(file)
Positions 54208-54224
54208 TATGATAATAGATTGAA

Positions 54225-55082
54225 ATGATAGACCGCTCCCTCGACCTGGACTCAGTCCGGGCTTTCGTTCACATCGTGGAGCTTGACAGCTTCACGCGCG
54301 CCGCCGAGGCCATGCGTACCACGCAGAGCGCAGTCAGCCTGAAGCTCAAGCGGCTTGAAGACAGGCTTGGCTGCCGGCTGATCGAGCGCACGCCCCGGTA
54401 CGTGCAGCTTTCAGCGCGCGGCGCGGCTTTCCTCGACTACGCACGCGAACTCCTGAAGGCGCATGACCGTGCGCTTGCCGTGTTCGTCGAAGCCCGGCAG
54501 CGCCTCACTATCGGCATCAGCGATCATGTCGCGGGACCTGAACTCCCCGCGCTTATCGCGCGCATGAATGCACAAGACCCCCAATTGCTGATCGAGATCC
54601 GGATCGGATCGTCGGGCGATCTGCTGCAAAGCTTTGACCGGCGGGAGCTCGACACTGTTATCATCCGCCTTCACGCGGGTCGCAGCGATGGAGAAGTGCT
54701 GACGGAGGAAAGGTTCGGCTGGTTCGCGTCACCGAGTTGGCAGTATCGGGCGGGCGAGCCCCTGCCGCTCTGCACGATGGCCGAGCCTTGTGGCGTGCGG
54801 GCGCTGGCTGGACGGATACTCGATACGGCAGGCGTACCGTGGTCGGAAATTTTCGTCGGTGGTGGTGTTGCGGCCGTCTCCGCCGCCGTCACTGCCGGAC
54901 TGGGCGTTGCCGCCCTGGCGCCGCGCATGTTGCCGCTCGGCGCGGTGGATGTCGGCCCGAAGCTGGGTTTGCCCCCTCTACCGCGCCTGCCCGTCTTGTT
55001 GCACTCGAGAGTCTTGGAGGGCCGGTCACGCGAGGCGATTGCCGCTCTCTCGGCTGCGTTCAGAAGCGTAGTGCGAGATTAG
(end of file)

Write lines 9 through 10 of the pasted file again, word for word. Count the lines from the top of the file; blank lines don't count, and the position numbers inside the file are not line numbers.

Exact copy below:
54701 GACGGAGGAAAGGTTCGGCTGGTTCGCGTCACCGAGTTGGCAGTATCGGGCGGGCGAGCCCCTGCCGCTCTGCACGATGGCCGAGCCTTGTGGCGTGCGG
54801 GCGCTGGCTGGACGGATACTCGATACGGCAGGCGTACCGTGGTCGGAAATTTTCGTCGGTGGTGGTGTTGCGGCCGTCTCCGCCGCCGTCACTGCCGGAC